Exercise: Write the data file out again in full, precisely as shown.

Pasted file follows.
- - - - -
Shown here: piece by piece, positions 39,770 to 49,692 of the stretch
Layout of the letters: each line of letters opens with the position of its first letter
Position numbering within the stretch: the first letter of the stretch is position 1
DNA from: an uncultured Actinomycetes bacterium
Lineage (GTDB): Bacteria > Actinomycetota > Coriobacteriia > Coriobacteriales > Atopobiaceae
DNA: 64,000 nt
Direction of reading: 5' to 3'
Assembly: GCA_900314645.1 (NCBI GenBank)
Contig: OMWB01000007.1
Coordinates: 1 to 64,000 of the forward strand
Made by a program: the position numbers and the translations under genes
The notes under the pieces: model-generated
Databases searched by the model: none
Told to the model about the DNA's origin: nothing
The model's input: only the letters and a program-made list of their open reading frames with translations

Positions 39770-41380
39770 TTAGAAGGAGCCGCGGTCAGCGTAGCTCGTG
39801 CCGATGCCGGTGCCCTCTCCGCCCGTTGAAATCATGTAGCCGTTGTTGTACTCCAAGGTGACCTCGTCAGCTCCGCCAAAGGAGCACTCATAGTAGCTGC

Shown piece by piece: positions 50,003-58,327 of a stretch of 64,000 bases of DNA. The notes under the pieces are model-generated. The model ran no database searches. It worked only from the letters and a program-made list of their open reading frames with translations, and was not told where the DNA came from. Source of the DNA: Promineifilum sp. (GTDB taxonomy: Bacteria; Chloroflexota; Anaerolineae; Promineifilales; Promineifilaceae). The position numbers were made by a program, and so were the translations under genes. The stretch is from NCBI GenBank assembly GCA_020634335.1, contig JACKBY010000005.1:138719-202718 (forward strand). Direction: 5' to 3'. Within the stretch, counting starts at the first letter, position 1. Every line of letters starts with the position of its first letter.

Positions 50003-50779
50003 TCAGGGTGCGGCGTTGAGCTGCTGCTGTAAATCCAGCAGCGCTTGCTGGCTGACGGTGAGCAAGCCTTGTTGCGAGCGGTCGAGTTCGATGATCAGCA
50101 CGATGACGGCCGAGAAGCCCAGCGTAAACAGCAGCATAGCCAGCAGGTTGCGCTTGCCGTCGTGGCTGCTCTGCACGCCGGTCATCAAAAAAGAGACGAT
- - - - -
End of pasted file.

Shown here: piece by piece, positions 39,770 to 49,692 of the stretch
Layout of the letters: each line of letters opens with the position of its first letter
Position numbering within the stretch: the first letter of the stretch is position 1
DNA from: an uncultured Actinomycetes bacterium
Lineage (GTDB): Bacteria > Actinomycetota > Coriobacteriia > Coriobacteriales > Atopobiaceae
DNA: 64,000 nt
Direction of reading: 5' to 3'
Assembly: GCA_900314645.1 (NCBI GenBank)
Contig: OMWB01000007.1
Coordinates: 1 to 64,000 of the forward strand
Made by a program: the position numbers and the translations under genes
The notes under the pieces: model-generated
Databases searched by the model: none
Told to the model about the DNA's origin: nothing
The model's input: only the letters and a program-made list of their open reading frames with translations

Positions 39770-41380
39770 TTAGAAGGAGCCGCGGTCAGCGTAGCTCGTG
39801 CCGATGCCGGTGCCCTCTCCGCCCGTTGAAATCATGTAGCCGTTGTTGTACTCCAAGGTGACCTCGTCAGCTCCGCCAAAGGAGCACTCATAGTAGCTGC

Shown piece by piece: positions 50,003-58,327 of a stretch of 64,000 bases of DNA. The notes under the pieces are model-generated. The model ran no database searches. It worked only from the letters and a program-made list of their open reading frames with translations, and was not told where the DNA came from. Source of the DNA: Promineifilum sp. (GTDB taxonomy: Bacteria; Chloroflexota; Anaerolineae; Promineifilales; Promineifilaceae). The position numbers were made by a program, and so were the translations under genes. The stretch is from NCBI GenBank assembly GCA_020634335.1, contig JACKBY010000005.1:138719-202718 (forward strand). Direction: 5' to 3'. Within the stretch, counting starts at the first letter, position 1. Every line of letters starts with the position of its first letter.

Positions 50003-50779
50003 TCAGGGTGCGGCGTTGAGCTGCTGCTGTAAATCCAGCAGCGCTTGCTGGCTGACGGTGAGCAAGCCTTGTTGCGAGCGGTCGAGTTCGATGATCAGCA
50101 CGATGACGGCCGAGAAGCCCAGCGTAAACAGCAGCATAGCCAGCAGGTTGCGCTTGCCGTCGTGGCTGCTCTGCACGCCGGTCATCAAAAAAGAGACGAT